Alterations of steppe-like grasslands in Eastern Europe : a threat to regional biodiversity hotspots

Cremene, C. and Groza, G. and Rakosy, L. and Schileyko, A. A. and Baur, A. and Erhardt, A. and Baur, B.. (2005) Alterations of steppe-like grasslands in Eastern Europe : a threat to regional biodiversity hotspots. Conservation biology, Vol. 19, no. 5. pp. 1606-1618.

Full text not available from this repository.

Official URL: http://edoc.unibas.ch/dok/A5249054

Downloads: Statistics Overview


Recent changes in agriculture (intensification or abandonment) have resulted in a critical reduction of steppe-like grasslands in Eastern Europe. These grasslands harbor an extraordinarily high diversity of plants and invertebrates, including endemics, and are considered refugia for numerous threatened open-land species. We examined species richness, and abundance, proportion of open-land, endemic and threatened vascular plants, gastropods, and diurnal and nocturnal Lepidoptera in six different vegetation types all originating from steppe-like grasslands in Transylvania, Romania. Vegetation types included extensively grazed pastures (initial stage), three seral stages of succession (early stage of abandoned grassland, abandoned grassland with shrubs, and mature forest), and two human-made grassland alterations, namely abandoned vineyards and Pinus plantations. A total of 852 species (291 vascular plants, 24 gastropods, 129 diurnal and 408 nocturnal Lepidoptera) were found in the 22 study sites. The four taxonomic groups differed in their response to the abandonment of steppe-like grassland, except that species richness of plants and diurnal Lepidoptera were positively correlated. The complementarity of species composition increased with successional age in all taxonomic groups examined. The number of characteristic open-land species decreased with successional age in plants and gastropods. All investigated vegetation types harbored threatened (red-listed) species. Endemic species were found in all vegetation types except mature forests and Pinus plantations. All Transylvanian endemics and the majority of threatened species found were open-land species. Extensively cultivated vineyards, which have been abandoned for two to three decades, also maintained high plant and invertebrate diversities, comparable to those of the corresponding stages of grassland succession. In contrast, Pinus plantations (a recent grassland alteration) have changed habitat quality and will have a devastating effect on the unique, indigenous diversity of these steppe-like grasslands as soon as the canopy closes. To prevent losses of characteristic species, we suggest a rotational grassland management program that maintains different seral stages. Succession to mature forest and additional Pinus plantations should be prevented.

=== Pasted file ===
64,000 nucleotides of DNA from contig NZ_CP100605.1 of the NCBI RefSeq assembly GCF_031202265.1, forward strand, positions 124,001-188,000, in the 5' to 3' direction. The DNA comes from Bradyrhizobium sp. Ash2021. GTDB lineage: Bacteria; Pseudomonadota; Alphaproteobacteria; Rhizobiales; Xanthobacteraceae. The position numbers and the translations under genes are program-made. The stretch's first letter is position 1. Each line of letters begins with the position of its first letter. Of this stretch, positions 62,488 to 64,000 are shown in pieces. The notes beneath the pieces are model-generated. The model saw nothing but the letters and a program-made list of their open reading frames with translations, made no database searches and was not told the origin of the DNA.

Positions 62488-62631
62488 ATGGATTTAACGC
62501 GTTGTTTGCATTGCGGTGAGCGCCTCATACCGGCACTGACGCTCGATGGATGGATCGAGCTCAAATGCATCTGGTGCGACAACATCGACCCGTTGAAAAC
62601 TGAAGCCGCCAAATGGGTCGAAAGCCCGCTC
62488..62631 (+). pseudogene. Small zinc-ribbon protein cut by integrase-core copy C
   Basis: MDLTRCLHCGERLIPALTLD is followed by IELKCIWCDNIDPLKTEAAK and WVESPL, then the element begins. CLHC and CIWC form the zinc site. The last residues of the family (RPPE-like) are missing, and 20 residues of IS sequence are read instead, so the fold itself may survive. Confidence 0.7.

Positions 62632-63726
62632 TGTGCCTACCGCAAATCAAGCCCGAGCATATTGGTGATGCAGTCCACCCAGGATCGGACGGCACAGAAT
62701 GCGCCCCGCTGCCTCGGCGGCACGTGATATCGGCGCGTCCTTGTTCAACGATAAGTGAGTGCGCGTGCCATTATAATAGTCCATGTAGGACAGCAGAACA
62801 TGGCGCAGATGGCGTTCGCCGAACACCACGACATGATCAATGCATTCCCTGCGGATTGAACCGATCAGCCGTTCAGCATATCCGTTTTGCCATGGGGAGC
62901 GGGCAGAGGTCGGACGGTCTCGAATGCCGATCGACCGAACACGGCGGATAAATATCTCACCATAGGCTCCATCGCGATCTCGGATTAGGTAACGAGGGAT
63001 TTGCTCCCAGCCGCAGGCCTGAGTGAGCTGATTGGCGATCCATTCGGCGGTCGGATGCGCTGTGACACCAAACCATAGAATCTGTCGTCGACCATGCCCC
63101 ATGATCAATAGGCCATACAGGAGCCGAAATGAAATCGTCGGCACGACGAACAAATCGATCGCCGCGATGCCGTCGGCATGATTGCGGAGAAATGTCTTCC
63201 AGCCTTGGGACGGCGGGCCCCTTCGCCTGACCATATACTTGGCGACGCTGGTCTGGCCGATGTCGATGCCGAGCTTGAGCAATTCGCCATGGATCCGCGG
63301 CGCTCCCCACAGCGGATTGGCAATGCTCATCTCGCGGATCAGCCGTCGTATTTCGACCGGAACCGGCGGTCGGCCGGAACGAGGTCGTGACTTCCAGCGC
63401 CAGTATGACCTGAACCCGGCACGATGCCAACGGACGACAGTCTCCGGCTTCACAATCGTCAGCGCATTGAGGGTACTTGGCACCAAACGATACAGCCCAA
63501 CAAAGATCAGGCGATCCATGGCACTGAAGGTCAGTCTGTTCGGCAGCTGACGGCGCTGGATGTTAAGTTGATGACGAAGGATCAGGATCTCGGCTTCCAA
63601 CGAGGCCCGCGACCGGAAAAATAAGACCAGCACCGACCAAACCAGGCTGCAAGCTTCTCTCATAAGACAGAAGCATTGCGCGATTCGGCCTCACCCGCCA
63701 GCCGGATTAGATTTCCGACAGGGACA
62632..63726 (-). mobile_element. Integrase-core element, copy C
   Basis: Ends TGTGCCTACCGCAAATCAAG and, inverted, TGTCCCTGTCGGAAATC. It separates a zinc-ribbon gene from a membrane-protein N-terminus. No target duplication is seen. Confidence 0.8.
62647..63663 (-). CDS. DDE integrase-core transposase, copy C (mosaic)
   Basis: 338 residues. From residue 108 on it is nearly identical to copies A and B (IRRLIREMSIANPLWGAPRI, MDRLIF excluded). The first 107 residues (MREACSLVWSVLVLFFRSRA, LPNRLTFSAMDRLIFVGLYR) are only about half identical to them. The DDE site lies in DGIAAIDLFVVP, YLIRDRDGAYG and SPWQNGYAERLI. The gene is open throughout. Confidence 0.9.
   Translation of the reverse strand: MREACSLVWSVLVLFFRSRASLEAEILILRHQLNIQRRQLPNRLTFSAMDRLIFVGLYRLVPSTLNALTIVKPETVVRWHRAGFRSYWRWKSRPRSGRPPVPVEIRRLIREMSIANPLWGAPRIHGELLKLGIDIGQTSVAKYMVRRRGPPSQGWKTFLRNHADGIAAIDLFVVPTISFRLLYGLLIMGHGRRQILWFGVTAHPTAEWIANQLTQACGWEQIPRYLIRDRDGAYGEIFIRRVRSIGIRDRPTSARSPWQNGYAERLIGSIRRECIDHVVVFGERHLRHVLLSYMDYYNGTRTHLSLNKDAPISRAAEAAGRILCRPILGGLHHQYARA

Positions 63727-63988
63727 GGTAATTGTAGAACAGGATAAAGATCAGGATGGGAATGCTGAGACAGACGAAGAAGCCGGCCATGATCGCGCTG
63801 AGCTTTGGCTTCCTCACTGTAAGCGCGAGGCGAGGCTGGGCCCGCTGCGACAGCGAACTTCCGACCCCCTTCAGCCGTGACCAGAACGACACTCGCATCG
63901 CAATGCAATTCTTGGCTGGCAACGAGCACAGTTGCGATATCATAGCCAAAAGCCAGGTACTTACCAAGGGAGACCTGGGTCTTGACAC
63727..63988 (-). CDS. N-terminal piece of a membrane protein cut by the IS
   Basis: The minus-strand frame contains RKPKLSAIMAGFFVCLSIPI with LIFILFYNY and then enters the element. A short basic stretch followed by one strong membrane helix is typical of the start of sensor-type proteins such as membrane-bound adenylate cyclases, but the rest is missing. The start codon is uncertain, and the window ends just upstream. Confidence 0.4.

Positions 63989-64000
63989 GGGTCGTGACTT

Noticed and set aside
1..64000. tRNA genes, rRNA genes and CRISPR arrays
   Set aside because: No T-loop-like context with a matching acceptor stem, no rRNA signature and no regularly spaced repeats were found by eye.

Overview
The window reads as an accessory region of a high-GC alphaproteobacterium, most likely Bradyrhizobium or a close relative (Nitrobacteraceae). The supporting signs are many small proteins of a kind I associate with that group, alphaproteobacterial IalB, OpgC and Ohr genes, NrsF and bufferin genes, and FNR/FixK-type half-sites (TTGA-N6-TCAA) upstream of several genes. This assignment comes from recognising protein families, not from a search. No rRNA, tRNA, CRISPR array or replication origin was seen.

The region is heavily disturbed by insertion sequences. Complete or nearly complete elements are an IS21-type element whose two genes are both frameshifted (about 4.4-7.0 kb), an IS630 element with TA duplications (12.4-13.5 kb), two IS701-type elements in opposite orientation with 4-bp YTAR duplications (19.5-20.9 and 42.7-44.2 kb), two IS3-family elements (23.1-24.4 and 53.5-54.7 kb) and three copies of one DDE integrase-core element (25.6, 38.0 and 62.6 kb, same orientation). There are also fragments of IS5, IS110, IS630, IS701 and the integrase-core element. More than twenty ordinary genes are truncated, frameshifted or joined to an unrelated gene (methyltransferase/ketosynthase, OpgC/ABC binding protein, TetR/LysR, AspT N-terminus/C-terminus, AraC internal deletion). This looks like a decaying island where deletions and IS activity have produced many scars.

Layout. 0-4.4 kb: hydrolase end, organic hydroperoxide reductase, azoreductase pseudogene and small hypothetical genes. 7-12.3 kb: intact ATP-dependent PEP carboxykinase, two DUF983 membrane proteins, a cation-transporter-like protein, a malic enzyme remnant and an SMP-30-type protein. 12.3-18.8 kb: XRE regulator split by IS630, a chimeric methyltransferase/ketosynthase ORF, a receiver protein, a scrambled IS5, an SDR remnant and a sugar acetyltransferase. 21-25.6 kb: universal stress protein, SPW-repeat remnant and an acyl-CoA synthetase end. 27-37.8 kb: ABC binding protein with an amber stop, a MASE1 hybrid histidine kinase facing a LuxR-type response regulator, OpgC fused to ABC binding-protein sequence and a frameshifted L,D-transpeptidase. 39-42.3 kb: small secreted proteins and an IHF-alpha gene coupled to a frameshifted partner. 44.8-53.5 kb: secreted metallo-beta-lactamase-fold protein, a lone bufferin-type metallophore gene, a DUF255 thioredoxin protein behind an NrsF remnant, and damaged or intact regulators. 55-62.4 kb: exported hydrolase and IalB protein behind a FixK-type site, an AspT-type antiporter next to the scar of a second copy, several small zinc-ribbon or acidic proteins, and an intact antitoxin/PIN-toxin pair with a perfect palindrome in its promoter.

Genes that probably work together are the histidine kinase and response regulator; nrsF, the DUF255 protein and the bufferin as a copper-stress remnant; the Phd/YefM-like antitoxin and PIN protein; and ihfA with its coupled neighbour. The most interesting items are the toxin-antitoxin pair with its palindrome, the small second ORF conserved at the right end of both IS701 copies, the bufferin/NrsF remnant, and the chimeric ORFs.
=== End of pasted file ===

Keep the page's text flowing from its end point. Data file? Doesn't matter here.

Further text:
Faculties and Departments:05 Faculty of Science > Departement Umweltwissenschaften > Ehemalige Einheiten Umweltwissenschaften > Botanik (Erhardt)
UniBasel Contributors:Erhardt, Andreas and Baur, Bruno
Item Type:Article, refereed
Article Subtype:Research Article
Publisher:Blackwell Science
Note:Publication type according to Uni Basel Research Database: Journal article
Related URLs:
Identification Number:
Last Modified:22 Mar 2012 14:28
Deposited On:22 Mar 2012 14:04

Repository Staff Only: item control page